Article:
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Smith v. State

Decided: April 1, 1991.

GEORGE E. SMITH, PLAINTIFF-APPELLANT,
v.
STATE OF NEW JERSEY, DEPARTMENT OF TRANSPORTATION, DEFENDANT-RESPONDENT, AND LOUIE MONROE AND JOSEPH'S EXPRESS COMPANY, INC., DEFENDANTS. LISA FERRARA, AN INCOMPETENT BY AND THROUGH HER GUARDIAN AD LITEM, JOANNE GALYEAN, PLAINTIFF-APPELLANT, V. STATE OF NEW JERSEY, DEPARTMENT OF TRANSPORTATION, DEFENDANT-RESPONDENT, AND GEORGE E. SMITH, LOUIE MONROE, AND JOSEPH'S EXPRESS CO., INC. DEFENDANTS



On appeal from Superior Court of New Jersey, Law Division, Camden County.

J.h. Coleman and Ashbey. The opinion of the court was delivered by J.h. Coleman, P.J.A.D.

Coleman

This is an appeal from a summary judgment holding that the New Jersey Department of Transportation (DOT) has immunity under the New Jersey Tort Claims Act, N.J.S.A. 59:1-1 et seq. (Act), for the claims alleged against it in the two complaints respecting traffic signs to warn motorists of a low overpass. We agree and affirm.

On June 30, 1986, plaintiff Lisa Ferrara was a passenger in a motor vehicle operated by George E. Smith when the Smith vehicle collided with the rear of a tractor-trailer being operated by Louie Monroe. Shortly before the collision, Monroe had travelled westerly on State Route 30 (Admiral Wilson Boulevard) to the Baird Boulevard overpass. The underpass was marked 13 feet 5 inches and Monroe's trailer was 13 feet 6 inches. Realizing his trailer was higher than the underpass, he stopped in lane two of the four-lane highway. He decided to back-up to a point where he could exit on to Somerset Avenue. After backing up and while waiting in lane two for traffic in lane one to permit him to exit to the right, Monroe heard a loud noise from Smith's vehicle being driven into and beneath the rear of the tractor-trailer. This was a tragic accident in which Smith and Ferrara were severely injured; neither has any present recollection of what happened.

Smith and Ferrara filed separate complaints which were consolidated. They have alleged that the DOT created a dangerous condition on its property, Route 30 West, by failing to maintain and place a ground-mounted sign at a location which would properly alert tractor-trailer drivers of the low overpass within a sufficient distance before the last exit prior to the overpass. They contend, based on evidence from Monroe, that Monroe did not see a ground-mounted sign on the day of the accident. Monroe has also stated that he did not see a ground-mounted sign when he returned to the area two or three days after the accident. They further contend that notwithstanding the DOT's evidence that a ground-mounted sign was located 55

to 70 feet from the last exit, that sign did not properly warn tractor-trailer drivers in time to be able to make a detour around the underpass. To substantiate that theory, plaintiffs presented a report from an expert who stated that the sign should have been 500 feet from the last exit, which was Somerset Avenue.*fn1 Thus plaintiffs contend they established a prima facie case under N.J.S.A. 59:4-2 and N.J.S.A. 59:4-4 because a dangerous condition was created by the DOT on its property which was palpably unreasonable.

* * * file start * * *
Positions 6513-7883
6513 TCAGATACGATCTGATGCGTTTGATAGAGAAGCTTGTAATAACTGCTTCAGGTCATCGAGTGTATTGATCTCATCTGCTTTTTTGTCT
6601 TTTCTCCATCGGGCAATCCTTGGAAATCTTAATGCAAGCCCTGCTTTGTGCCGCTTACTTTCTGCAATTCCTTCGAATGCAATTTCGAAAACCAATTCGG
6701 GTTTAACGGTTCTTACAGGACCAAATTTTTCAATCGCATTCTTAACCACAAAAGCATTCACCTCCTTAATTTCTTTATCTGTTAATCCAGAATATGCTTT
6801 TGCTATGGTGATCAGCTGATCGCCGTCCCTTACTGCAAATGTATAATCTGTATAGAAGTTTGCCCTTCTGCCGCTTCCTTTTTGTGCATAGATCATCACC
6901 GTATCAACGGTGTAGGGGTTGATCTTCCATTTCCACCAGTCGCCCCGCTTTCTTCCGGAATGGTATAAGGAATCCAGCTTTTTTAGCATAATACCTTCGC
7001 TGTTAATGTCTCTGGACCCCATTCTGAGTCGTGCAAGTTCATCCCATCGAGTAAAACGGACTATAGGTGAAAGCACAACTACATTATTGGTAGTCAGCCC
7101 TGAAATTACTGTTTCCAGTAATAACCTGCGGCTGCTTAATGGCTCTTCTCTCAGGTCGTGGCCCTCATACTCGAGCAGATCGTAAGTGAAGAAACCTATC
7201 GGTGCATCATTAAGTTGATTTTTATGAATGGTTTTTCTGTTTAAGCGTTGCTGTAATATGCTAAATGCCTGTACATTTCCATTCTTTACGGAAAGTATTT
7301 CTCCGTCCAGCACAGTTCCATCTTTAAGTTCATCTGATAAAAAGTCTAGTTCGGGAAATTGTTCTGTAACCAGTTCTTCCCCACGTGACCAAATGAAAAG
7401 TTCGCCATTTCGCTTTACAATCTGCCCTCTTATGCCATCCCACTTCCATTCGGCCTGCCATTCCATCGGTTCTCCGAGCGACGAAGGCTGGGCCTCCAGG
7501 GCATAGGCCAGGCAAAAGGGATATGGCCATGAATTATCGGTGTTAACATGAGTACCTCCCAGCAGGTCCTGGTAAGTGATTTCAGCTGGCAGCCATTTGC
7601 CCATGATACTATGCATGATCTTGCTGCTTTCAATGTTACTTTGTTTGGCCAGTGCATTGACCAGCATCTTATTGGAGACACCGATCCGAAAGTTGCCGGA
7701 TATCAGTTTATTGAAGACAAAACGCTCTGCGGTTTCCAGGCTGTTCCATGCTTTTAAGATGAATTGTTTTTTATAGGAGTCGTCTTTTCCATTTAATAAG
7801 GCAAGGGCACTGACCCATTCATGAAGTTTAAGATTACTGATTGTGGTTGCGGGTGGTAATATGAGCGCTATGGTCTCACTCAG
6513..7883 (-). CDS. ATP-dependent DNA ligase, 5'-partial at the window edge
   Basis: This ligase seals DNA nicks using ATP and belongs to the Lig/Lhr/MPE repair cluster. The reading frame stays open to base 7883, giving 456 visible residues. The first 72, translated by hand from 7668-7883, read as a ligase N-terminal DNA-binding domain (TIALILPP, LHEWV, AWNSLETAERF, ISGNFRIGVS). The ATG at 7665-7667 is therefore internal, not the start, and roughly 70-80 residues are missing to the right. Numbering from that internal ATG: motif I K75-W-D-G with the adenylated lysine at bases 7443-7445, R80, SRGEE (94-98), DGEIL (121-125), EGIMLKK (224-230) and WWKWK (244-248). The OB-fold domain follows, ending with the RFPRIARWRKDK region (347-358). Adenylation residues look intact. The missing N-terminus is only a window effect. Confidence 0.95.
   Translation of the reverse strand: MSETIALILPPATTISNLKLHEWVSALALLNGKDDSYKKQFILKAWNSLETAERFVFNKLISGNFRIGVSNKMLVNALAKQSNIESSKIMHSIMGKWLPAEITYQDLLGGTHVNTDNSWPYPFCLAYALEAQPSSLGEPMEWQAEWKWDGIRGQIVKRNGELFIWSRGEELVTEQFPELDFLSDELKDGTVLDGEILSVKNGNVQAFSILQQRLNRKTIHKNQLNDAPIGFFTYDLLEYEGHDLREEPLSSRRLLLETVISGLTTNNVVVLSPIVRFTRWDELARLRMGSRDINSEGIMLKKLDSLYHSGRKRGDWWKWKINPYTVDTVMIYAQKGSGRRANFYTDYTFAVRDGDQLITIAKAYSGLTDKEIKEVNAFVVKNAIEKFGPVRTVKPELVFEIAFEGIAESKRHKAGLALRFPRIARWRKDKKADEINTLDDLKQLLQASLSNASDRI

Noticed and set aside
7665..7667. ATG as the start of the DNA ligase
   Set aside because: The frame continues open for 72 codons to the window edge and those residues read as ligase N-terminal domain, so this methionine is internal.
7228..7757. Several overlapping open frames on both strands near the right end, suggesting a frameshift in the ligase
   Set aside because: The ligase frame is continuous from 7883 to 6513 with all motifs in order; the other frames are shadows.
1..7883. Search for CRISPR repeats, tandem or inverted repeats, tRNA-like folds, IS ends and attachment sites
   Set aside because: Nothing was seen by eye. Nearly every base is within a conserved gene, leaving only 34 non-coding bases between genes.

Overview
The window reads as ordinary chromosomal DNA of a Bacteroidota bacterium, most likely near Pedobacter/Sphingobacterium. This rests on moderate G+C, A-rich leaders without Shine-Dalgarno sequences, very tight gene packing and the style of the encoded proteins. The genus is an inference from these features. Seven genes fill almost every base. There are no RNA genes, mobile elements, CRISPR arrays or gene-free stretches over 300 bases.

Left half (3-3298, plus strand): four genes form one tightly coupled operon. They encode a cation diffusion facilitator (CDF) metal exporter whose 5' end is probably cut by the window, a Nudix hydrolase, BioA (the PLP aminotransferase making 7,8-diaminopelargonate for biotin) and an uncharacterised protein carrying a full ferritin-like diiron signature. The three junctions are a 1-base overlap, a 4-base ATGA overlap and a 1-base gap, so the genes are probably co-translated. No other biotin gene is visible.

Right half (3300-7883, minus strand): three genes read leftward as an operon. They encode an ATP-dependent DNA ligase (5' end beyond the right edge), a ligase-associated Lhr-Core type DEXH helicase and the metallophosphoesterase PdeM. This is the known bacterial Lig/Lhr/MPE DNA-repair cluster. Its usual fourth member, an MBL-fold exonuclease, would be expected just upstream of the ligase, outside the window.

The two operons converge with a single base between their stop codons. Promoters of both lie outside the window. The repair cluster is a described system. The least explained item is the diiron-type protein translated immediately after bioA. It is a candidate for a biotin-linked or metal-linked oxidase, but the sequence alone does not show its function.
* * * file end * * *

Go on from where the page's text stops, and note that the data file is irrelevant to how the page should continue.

To establish a prima facie case within the contemplation of N.J.S.A. 59:4-2, plaintiffs must demonstrate that (1) the public property was in a dangerous condition at the time of the accident, (2) the condition proximately caused the accident and damages, (3) the condition created a reasonably foreseeable risk of the kind of injury that occurred, (4) either the condition was wrongfully created by an employee of the entity or the entity had actual or constructive notice long enough to have taken measures to protect against it, and (5) the action or inaction of the public entity in protecting against the condition was palpably unreasonable. Kolitch v. Lindedahl, 100 N.J. 485, 492-93, 497 A.2d 183 (1985); Brown v. Brown, 86 N.J. 565, 575, 432 A.2d 493 (1981). We do not, however, address whether the elements of a prima facie case were established because we are persuaded that immunity under the Act prevails over plaintiffs' claims in any event.

Inasmuch as the matter is before us on an appeal from a grant of summary judgment, we accept as true plaintiffs assertion that a prima facie case of liability can be established. Nonetheless, plaintiffs are not entitled to have a jury deliberate respecting liability if the public entity is entitled to immunity. The Act, N.J.S.A. 59:1-1 et seq.; Rochinsky v. State of N.J.,

Dep't of Transp., 110 N.J. 399, 413-414, 541 A.2d 1029 (1988). Immunity under the Act predominates over liability and the DOT contends it enjoys immunity under N.J.S.A. 59:4-5.

When granting summary judgment dismissing both complaints against the DOT, the judge stated:

My reading of N.J.S.A. 59:4-4, 5 and 6 indicates to me that the State is entitled to the immunity it seeks in the facts of this case. First, that it seems to me that if the plaintiffs are talking about the bridge itself and the fact of its construction being the height that it ...


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